Yesterday at school I was coloring a picture of a turkey for a game we'll be playing with our students next week. The children love it when I draw or color, and always ask for their own pictures to take home. As a result, I incorporate art into my lessons as much as I can. It is a window for children, an opportunity; not just for learning, but for experiencing beauty as well.
I grew up in a home where art was expressed and appreciated. My dad would bring home old blueprint paper for us to draw on, its purple-faced lines and words turned over to reveal a perfect and unblemished sheet of pure white. It was the best gift he could have given us. My sister and I would spend hours making our "Calico and Numpy" cat books, and Mom would write in the dialogue since we were too young to write. I can't remember a time when I didn't have a pencil, crayon, or marker in hand to create in the world of imagination.
Often we would look up to find my mother sketching us at our play. "Don't do me, Mom!" we'd cry, though secretly we couldn't wait to see how it turned out. Her favorite remark - if we'd comment on its lack of resemblance - would be, "I'm not a camera, kids!" And how blessed we were that she wasn't.
I truly don't know how she did it. There were six of us kids and a husband to take care of, clean up after, cook and wash for and still she made time to make beautiful things. We would often find her at the kitchen table with acrylics, brush and canvas, creating something new to color our world. We would lean on little elbows, watching the picture come to life with dabs of burnt umber, denim blue and harvest gold. Finished products decorated our walls with warmth and personality, and sometimes one was given to a special aunt or close friend. To us all, they were great masterpieces.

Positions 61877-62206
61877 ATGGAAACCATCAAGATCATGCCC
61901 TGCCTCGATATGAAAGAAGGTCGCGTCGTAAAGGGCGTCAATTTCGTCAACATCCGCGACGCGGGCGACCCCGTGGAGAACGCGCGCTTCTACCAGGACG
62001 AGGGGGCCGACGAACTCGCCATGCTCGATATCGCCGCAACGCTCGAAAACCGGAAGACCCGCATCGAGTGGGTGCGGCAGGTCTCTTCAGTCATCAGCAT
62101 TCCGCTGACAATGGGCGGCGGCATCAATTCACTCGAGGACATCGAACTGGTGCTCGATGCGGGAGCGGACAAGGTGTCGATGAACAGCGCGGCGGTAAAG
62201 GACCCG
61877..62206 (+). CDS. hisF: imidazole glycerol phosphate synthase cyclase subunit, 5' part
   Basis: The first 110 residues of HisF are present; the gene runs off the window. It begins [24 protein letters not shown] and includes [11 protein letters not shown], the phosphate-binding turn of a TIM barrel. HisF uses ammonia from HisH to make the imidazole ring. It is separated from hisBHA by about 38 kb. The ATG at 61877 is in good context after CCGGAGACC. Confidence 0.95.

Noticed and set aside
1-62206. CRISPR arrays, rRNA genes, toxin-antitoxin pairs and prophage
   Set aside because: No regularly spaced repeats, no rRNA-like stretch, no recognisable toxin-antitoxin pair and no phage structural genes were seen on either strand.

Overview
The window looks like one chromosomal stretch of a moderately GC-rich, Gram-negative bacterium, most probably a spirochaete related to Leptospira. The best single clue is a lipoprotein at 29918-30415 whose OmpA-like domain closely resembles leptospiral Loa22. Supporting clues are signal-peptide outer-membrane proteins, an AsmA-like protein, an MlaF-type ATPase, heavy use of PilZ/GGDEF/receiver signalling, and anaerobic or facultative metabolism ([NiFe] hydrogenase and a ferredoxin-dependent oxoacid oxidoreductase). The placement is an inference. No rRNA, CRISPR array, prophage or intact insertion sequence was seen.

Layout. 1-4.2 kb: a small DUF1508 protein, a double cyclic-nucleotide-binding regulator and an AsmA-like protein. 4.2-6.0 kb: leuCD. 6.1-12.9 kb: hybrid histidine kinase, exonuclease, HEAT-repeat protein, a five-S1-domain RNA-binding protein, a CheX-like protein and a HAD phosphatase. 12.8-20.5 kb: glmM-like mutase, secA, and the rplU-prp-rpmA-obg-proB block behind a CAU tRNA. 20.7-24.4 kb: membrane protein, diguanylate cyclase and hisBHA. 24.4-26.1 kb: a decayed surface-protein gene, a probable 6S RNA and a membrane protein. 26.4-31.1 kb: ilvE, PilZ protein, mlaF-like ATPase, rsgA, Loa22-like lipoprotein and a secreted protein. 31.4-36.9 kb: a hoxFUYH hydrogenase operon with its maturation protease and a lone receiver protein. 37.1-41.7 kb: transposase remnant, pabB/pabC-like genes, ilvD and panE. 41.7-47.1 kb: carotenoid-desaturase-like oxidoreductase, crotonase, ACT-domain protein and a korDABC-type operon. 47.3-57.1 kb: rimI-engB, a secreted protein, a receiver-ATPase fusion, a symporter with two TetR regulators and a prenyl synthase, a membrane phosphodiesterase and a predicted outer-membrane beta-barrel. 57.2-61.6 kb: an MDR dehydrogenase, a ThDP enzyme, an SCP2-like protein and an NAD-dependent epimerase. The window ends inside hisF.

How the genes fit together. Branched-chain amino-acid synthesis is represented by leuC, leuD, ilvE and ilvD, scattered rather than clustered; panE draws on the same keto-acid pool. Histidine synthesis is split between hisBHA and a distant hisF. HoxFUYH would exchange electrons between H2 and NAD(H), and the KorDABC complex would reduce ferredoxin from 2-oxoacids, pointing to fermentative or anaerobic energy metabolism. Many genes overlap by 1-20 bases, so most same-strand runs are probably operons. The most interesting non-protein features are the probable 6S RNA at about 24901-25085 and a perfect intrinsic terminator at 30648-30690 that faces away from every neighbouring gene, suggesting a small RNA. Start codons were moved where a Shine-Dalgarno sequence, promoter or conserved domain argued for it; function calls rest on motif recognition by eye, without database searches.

Coloring books were a treasure around our house. We would flop on our tummies with a new book, open it up to the most detailed and lovely page and mark it with a big "M". We wanted the best to go to Mother, and we would pass the time with a box of crayons until she could lie on the floor beside us and bring our selection to life. I have vivid images of brightly colored daffodils and azure skies where she would add her own birds and fluffy clouds; an ordinary black and white page transformed into a brilliant wonder. We would try to imitate her technique, but could never quite master it.
We are all grown up now with children of our own, yet color and art are still a big part of each of our lives. We have planted the rich seed given to us at birth and watched it grow through the years. It has bloomed in many various ways in our homes and gardens, and made the view much more interesting and beautiful.
So when a child asks for a drawing or a picture to color, I give it willingly. Perhaps he or she will be the next Monet or DeVinci, and at the very least, they'll have a chance to color their own world, like my Mother did for me.